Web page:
Helen McGinn is the author of award-winning wine blog The Knackered Mother’s Wine Club. She has a weekly wine column in the Daily Mail and regularly appears on television as a wine expert...you might recognise her from Saturday Kitchen! She‘s won numerous awards for her blog, including Fortnum & Mason’s Online Drink Writer of the Year and Red magazine’s Best Blogger.
Helen spent almost a decade sourcing wines from around the world as a supermarket wine buyer before spending the next half-decade pregnant. She is married with three children, too many dogs and a weird cat. Her desert island wine would be a bottle of 1988 vintage champagne!
Helen is a long-standing friend of Lime Wood and happens to live just down the road. Helen joins us to share her thoughts on English Wine....
By Helen McGinn
Suggest a glass of English wine not so long ago and you might have been met with a raised eyebrow, not to mention a ‘really?’ But having just tasted my way through hundreds of them for the Wine GB Awards, one of the UK’s leading English wine competitions, I can tell you there’s so much good stuff out there I hardly know where to start. (I also know I have a ridiculous job but that’s another matter).
So, when did English wine get so good? It’s all down to having the right grapes in the right places together with the people making it knowing what they’re doing. And, of course, our (generally) increasingly warm weather means better quality grapes to make wine with in the first place.
The fact that we’re making sparkling wines to rival those from Champagne is hardly news anymore but it’s not just the stuff with bubbles that’s worth getting excited about. I’ve tasted rosés I’d prefer to drink over Provence and whites that really do bring something different/delicious to the table. There are more red wines being made that ever before too, with Pinot Noir looking particularly promising. Although not exactly cheap, the best of them are not just cheerful, they’re positively glorious.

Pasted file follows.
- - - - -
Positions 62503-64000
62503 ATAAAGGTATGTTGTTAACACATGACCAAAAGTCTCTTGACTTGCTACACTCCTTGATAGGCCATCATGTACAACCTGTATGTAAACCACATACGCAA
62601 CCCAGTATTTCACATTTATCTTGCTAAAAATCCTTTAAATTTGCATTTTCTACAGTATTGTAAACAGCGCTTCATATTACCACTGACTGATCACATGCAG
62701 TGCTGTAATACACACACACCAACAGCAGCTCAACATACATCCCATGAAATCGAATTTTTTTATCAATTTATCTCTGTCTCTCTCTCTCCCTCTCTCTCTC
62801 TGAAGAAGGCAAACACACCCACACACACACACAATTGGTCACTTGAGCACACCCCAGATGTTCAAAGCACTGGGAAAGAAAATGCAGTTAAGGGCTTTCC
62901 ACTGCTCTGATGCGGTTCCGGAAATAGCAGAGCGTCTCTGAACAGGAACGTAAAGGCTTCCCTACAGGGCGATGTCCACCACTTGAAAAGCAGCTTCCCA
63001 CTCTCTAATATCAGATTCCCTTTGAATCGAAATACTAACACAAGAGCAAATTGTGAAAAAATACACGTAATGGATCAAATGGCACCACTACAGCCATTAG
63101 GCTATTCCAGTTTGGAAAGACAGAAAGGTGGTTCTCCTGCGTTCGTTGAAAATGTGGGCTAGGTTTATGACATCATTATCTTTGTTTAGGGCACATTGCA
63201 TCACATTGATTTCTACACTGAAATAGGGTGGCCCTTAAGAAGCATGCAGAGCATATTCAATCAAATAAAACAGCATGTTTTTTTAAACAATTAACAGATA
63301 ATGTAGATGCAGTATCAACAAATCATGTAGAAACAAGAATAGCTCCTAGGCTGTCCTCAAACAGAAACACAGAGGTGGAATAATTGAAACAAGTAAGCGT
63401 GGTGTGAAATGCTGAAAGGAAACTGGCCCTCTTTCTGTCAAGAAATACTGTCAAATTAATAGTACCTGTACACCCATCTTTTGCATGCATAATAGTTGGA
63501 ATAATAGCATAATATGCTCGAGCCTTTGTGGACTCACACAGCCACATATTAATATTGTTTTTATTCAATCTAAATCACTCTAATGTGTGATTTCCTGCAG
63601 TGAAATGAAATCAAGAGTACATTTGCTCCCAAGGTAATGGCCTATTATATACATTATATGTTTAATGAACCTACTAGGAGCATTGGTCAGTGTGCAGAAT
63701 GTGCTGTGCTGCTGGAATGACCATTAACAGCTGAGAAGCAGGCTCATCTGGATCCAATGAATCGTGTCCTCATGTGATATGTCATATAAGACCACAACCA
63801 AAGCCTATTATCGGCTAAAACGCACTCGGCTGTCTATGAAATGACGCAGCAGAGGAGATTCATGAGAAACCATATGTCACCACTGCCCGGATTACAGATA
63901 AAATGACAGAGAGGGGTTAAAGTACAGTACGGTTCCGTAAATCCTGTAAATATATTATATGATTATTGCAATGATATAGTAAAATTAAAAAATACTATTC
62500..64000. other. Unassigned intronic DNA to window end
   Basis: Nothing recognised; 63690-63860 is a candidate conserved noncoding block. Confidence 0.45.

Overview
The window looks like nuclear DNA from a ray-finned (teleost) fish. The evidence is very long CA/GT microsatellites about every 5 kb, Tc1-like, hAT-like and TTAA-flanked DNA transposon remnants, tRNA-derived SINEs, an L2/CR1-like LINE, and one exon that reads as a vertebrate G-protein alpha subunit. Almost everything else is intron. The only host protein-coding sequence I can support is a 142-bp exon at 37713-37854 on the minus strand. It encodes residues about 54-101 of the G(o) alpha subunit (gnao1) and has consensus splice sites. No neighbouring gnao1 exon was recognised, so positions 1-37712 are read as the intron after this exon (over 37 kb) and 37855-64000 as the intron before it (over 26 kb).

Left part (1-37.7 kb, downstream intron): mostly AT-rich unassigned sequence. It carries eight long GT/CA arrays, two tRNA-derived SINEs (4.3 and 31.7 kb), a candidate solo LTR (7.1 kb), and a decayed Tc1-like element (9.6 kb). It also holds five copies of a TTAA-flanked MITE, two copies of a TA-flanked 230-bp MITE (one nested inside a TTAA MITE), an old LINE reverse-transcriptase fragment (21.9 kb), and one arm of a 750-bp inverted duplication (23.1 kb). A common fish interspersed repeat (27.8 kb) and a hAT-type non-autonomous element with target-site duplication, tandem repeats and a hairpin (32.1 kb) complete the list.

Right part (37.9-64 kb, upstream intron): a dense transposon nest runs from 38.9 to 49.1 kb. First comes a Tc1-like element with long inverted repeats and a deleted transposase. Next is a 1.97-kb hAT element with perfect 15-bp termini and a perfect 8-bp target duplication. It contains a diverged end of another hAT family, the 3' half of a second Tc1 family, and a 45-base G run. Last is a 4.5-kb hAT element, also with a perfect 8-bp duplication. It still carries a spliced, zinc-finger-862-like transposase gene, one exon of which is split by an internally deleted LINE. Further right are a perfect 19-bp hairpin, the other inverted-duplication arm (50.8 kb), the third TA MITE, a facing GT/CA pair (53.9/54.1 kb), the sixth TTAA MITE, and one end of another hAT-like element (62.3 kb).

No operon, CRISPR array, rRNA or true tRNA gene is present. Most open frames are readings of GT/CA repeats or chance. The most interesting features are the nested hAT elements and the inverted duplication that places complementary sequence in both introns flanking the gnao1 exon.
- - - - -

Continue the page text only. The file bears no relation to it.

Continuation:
English Wine Week kicked off on Saturday, the perfect excuse to pop the cork on a bottle if ever I heard one. Here are a few of my current favourites…
Exton Park Rosé RB 23
Winemaker Corinne Seely loves working layers of flavour into her wines so uses lots of different reserve wines (ones from older vintages) in her blends. This gorgeous sparkling from Exton Park, not far from Winchester, is made from mostly Pinot Noir grapes along with some Pinot Meunier, all grown on chalky Hampshire soil. Think subtle red fruits, a touch of herbal and a whiff of just-opped toast.
Simpsons Rosé 2020
The couple behind this wine have been making rosé at their chateau in the Languedoc for years and now they’ve turned their hand to making pink wine from the Pinot Noir grape at their estate in Kent too. I’m very glad they did, it’s gorgeous. Pale as Provence but with a palate that’s all England with gentle redcurrant and citrus fruit flavours. www.simpsonswine.com/
Hambledon Classic Cuvée Brut NV
Another Hampshire producer, Hambledon is one of the brightest stars on the English wine scene. And with good reason: the wines from their 50-acre estate are fabulous. This one’s made from a blend of the three classic champagne grapes – Chardonnay, Pinot Noir and Pinot Meunier – and is loaded with orchard fruits, crushed biscuits and incredible freshness. www.hambledonvineyard.co.uk/
Gusbourne Pinot Noir 2019
A real taste of what’s to come, this gorgeous single estate red from Kent is rich on the nose and plump on the palate with black cherry, cranberry, plum and redcurrant fruits flavours. Then, just when you think the show’s over, along comes the spice carrying the flavours on just that bit longer. Delightful.
Follow Helen on Instagram @knackeredmother or visit her website for more wine tips (www.knackeredmotherswineclub.com). Her debut fiction book This Changes Everything is out now (£7.99, Boldwood).